Knowledge of the scheduling of procurement requirements and of the timeline of each key milestone in the evaluation and selection process (duration of the evaluation process, approval requirements, contract negotiations, etc.) is crucial to effectively package procurement requirements.

What is procurement packaging?
There are two principal forms of procurement packaging: (i) the grouping (or bulking) of procurement requirements within a procurement category for the purpose of acquiring them under a single contract, and (ii) the division of one requirement into multiple lots, where bidders can submit bids for one, several or all lots (as would be stipulated in the solicitation documents), and where a contract could be awarded for each lot. On the one hand only one contract is awarded; on the other several contracts may be awarded.

Another form of packaging is done by grouping several procurement categories when this is considered most practical. An example of such packaging is when there is a requirement for acquiring a particular type of equipment, and where there may also be a requirement for the installation of the equipment, and sometimes training on the use of the equipment once installed. In such cases, it may be most practical to call for bids for the supply, installation and training on the operation and use of the equipment. Although this may seems the most logical arrangement, the equipment, its installation and training could also be procured from three different sources under three different contracts.

When to consider procurement packaging?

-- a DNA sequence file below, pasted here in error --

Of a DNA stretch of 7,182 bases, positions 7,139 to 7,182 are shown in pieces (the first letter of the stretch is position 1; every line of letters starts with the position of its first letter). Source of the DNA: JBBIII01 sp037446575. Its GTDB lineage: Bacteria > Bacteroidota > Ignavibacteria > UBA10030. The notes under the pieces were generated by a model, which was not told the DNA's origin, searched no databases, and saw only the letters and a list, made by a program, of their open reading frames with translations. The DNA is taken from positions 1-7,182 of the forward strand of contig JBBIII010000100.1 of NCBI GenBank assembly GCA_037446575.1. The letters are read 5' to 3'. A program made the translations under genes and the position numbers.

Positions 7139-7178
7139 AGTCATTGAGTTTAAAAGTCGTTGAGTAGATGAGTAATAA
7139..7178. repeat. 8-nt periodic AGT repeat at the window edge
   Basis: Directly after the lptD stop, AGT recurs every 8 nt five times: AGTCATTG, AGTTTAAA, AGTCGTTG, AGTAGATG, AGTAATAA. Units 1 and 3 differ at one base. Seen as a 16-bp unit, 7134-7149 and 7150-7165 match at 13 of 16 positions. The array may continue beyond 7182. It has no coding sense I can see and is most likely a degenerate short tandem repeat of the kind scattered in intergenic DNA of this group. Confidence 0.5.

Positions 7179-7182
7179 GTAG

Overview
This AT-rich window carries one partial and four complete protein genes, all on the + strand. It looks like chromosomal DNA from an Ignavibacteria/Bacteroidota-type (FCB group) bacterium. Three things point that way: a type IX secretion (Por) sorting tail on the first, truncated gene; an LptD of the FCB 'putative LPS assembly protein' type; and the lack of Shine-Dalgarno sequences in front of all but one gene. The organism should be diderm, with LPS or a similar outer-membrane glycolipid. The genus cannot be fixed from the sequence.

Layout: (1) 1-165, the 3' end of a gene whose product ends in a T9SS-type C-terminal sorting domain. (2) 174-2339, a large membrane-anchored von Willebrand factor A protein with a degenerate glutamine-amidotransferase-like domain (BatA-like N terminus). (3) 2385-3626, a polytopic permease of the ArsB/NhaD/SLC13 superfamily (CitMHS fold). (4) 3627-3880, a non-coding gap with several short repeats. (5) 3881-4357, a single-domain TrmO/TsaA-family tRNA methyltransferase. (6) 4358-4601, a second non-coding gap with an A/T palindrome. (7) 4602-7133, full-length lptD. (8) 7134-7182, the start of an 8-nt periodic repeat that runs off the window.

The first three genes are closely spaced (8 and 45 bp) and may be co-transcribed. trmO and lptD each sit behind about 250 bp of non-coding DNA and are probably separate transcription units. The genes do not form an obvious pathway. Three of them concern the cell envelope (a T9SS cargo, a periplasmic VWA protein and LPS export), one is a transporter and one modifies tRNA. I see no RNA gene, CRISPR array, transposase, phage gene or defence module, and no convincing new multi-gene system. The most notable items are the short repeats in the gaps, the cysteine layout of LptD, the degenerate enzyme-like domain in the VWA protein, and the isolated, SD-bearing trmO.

The packaging of procurement requirements should be considered during the requirements determination and procurement planning phases, so that the decision is taken into account during procurement scheduling.

What needs to be considered when deciding on packaging procurements?
The following needs to be taken into account when considering procurement packaging:

  • If the group of requirements are needed (or can be received) simultaneously, or are there different delivery dates between requirements. Unless the selected supplier can deliver at different intervals, receiving all the goods at one time could result in a potential logistical problem; therefore, under these circumstances it may be preferable not to package the various requirements.
  • The likelihood of local suppliers being able to fulfill the requirement and if the packaging would limit their participation.
  • The availability of several suppliers that can provide a combination of procurement categories as may be required in the case of supply, installation and training.
  • If the procurement unit lacks the capacity to coordinate several suppliers this may create a preference for packaging to reduce the number of suppliers that the procurement unit would have to coordinate.

When to avoid procurement packaging?
Procurement packaging should be avoided:

  • When the failure of one supplier could have a negative impact on the outcome of a project, given the interdependence of requirements under a project.
  • When it may limit competition or the participation of suppliers in the procurement process.
  • When packaging a requirement into several lots may increase the need for supervision beyond the capacity of the unit responsible for contract administration.
  • When there is no economic or efficiency gains to be derived from the packaging.
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